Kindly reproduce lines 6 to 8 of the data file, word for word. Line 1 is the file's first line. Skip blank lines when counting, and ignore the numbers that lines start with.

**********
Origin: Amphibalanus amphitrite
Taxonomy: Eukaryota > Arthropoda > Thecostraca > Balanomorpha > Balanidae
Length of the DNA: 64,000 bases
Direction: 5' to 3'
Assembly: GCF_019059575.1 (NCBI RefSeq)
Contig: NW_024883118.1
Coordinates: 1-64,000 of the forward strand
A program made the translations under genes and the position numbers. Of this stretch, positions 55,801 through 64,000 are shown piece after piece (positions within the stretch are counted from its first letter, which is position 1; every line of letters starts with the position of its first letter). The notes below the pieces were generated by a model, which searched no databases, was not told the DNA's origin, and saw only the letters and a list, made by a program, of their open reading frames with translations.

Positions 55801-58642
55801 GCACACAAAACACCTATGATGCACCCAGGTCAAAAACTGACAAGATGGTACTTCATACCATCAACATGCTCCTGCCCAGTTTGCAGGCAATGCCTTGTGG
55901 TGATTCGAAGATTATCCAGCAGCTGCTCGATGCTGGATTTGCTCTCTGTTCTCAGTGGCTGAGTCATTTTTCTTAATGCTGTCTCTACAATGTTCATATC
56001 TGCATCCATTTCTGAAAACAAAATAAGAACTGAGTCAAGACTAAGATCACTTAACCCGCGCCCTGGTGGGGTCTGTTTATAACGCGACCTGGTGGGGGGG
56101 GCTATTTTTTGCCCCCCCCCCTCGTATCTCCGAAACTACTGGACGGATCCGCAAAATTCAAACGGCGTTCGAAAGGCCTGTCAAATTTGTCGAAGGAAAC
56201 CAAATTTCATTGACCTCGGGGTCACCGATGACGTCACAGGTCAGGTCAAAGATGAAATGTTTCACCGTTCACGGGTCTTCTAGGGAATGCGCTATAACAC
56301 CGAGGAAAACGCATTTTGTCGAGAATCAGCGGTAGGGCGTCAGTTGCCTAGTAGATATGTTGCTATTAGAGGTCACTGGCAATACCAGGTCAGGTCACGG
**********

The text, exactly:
Contig: NW_024883118.1
Coordinates: 1-64,000 of the forward strand
A program made the translations under genes and the position numbers. Of this stretch, positions 55,801 through 64,000 are shown piece after piece (positions within the stretch are counted from its first letter, which is position 1; every line of letters starts with the position of its first letter). The notes below the pieces were generated by a model, which searched no databases, was not told the DNA's origin, and saw only the letters and a list, made by a program, of their open reading frames with translations.